That's not a waterproof setup, but between the windbreaker and the wool sweater, I've ridden in light rain with no problem; not getting very wet and still letting my sweat breathe out. It's also surprisingly warm (into the high 20F's so far).

If you were big on having a truly waterproof shell that's still appropriate for moderate aerobic activity, you can buy jackets made of things like eVent, Pertex, schoeller, etc. fabrics (like the Marmot PreCip mentioned before). These are at outdoor outfitters like REI, etc.
posted by alb at 11:19 AM on November 9, 2007

Cold weather cycling isn't much different from cold weather anything else. Just because clothing marketers have invented categories of cycling-dedicated clothing doesn't mean you need to buy it. Wear normal clothes; you'll be fine!
posted by gum at 1:01 PM on November 9, 2007

In general, Specifically, a Foxwear jacket.
posted by flug at 1:35 PM on November 9, 2007

i commute everyday and ride-in-the-woods regularly almost year round at 7000' and i think this stuff rocks. i use some of it skiing as base/mid layers, too.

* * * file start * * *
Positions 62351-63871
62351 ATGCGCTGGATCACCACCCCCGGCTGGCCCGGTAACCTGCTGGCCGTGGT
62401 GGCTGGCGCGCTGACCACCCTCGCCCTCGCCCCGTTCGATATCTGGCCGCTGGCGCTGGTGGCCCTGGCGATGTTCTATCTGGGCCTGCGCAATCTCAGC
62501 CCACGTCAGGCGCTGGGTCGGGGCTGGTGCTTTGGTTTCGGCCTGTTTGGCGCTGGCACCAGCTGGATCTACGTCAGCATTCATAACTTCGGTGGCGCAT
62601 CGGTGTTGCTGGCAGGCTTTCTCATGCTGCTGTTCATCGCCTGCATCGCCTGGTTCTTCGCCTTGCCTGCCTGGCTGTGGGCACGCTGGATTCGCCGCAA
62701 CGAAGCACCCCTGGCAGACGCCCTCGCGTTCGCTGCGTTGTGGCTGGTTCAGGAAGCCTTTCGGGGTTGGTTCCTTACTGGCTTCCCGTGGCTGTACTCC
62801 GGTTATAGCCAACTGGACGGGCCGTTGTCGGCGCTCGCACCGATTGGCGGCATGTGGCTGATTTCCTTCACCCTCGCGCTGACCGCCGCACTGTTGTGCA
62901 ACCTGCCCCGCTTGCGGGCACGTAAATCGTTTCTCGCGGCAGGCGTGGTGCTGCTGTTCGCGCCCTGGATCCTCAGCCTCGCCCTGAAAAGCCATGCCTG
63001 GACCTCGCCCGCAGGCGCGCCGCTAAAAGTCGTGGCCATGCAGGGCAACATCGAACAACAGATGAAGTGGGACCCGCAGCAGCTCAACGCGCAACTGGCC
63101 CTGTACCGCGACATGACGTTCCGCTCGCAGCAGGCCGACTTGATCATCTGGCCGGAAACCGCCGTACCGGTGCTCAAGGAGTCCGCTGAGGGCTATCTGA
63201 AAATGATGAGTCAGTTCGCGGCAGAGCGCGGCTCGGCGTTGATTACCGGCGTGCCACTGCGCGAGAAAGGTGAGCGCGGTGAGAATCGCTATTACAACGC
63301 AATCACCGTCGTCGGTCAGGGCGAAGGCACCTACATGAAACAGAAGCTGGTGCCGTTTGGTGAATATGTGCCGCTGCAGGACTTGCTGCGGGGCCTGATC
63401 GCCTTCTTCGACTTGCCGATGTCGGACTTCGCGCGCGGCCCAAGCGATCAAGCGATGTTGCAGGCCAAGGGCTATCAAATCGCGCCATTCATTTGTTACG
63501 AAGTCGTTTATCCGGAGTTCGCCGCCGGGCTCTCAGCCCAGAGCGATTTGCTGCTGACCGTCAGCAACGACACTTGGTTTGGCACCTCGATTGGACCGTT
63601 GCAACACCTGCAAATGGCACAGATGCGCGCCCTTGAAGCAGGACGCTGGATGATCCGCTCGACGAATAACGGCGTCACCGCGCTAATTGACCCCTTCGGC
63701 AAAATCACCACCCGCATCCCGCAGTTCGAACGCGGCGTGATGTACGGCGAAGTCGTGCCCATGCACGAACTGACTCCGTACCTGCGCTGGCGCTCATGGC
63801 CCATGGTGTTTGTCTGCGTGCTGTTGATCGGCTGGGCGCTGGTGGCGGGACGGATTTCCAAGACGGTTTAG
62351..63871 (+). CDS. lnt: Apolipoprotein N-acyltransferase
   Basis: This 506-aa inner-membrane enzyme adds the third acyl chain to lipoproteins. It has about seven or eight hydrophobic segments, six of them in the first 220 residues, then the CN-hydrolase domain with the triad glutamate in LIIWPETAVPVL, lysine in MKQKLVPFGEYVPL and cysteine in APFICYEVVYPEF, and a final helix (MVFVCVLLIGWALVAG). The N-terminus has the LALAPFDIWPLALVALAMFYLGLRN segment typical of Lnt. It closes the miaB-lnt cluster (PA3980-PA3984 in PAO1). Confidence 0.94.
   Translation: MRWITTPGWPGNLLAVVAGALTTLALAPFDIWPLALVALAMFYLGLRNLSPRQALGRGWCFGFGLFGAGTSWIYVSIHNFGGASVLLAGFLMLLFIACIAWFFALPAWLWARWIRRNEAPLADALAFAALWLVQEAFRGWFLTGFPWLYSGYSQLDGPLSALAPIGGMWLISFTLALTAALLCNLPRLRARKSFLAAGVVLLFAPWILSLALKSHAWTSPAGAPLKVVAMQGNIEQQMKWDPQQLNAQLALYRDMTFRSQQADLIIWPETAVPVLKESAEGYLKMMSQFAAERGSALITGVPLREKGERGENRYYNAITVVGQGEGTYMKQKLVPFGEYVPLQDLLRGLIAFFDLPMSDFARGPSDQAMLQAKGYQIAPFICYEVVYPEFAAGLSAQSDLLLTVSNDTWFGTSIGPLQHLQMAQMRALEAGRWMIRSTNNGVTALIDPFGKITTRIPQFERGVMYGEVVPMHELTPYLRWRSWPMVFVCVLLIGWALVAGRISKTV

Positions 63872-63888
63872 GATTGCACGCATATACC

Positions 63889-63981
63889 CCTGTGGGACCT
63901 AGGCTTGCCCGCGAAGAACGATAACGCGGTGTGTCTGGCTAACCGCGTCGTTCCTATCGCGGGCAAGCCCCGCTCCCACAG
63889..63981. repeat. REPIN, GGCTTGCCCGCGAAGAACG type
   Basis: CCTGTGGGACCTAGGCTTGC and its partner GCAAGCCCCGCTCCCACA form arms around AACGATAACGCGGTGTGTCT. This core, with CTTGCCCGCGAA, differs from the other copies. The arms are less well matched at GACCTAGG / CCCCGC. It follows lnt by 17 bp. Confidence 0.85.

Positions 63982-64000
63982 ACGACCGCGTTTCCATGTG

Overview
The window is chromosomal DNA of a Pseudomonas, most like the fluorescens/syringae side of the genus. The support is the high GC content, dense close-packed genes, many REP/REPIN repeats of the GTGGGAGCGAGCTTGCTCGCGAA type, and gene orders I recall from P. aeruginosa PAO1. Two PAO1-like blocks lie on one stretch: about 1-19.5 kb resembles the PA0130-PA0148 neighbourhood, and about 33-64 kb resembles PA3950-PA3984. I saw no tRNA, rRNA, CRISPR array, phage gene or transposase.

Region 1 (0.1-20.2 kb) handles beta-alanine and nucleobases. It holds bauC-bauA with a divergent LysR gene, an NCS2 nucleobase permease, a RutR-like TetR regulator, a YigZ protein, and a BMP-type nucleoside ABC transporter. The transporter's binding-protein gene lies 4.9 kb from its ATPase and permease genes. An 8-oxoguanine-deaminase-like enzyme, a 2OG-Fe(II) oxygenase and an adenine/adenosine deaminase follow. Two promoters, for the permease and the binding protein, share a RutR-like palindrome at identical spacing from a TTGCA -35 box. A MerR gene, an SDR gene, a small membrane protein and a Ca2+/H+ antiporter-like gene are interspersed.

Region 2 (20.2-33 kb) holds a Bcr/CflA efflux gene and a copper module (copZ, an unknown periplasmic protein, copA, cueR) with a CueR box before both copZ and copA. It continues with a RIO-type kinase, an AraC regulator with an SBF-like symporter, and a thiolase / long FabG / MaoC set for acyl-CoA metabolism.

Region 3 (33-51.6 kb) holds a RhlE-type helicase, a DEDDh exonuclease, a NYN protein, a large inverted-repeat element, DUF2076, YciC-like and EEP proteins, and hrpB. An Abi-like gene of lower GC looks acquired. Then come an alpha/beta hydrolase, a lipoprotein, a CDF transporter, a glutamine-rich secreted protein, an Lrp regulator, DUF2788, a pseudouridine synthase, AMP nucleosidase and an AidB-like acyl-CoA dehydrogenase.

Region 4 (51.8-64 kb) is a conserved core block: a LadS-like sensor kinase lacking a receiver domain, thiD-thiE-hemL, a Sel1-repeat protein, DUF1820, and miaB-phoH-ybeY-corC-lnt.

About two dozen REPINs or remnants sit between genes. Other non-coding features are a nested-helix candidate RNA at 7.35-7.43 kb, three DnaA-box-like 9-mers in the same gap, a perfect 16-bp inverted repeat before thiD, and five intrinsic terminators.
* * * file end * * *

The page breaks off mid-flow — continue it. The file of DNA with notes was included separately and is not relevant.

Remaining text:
in fairness, we often get this stuff on the cheap 'round here via friends who get to shop their annual employee's-only sale; gore's a local co.

but, ymmv, 'cause ya know, sometimes when i ride i still like to imagine i'm piloting an x-wing... or one of those speeder bikes from jedi!
posted by RockyChrysler at 2:33 PM on November 9, 2007

Please, just wear the bright yellow already. Really!
If you can, because in my experience it is the bright colours that are hard to find.

Also, I intend to do some experimenting with mittens, because gloves are always cold.
posted by Chuckles at 2:37 PM on November 9, 2007

I pretty much cycle year-round, as long as the temps are above 30 and the roads are dry, I'll get on the road bike. I also mtb before dawn(yay niterider), so yes, I ride when its cold.

Do not go cheap on the gloves. I've been using these for a few years now. Actually an older version. But, yes, I spent close to $60 on cycling gloves.

Wearing a cycling cap under your helmet will retain a lot of heat and send it back into your head.

I also like to wear a heavy wool jersey instead of a jacket/shell. They keep you warm but they are surprisingly breathable. As an added bonus, you feel like you're snuggled up to your childhood blanket while you ride.
posted by neilkod at 4:16 PM on November 9, 2007

I got an amazing jacket at REI a couple months ago. It's by Gore-Tex and it's windproof and waterproof, and came in some mellow colors. It was very expensive ($250) but it's the best jacket I've ever had on a bike. I stay warm in the 40 degree and below morning rides and so far I'm finding keeping my hands and ears warm with thin gloves and a thin head cap under my helmet is the hardest part.
posted by mathowie at 11:13 PM on November 11, 2007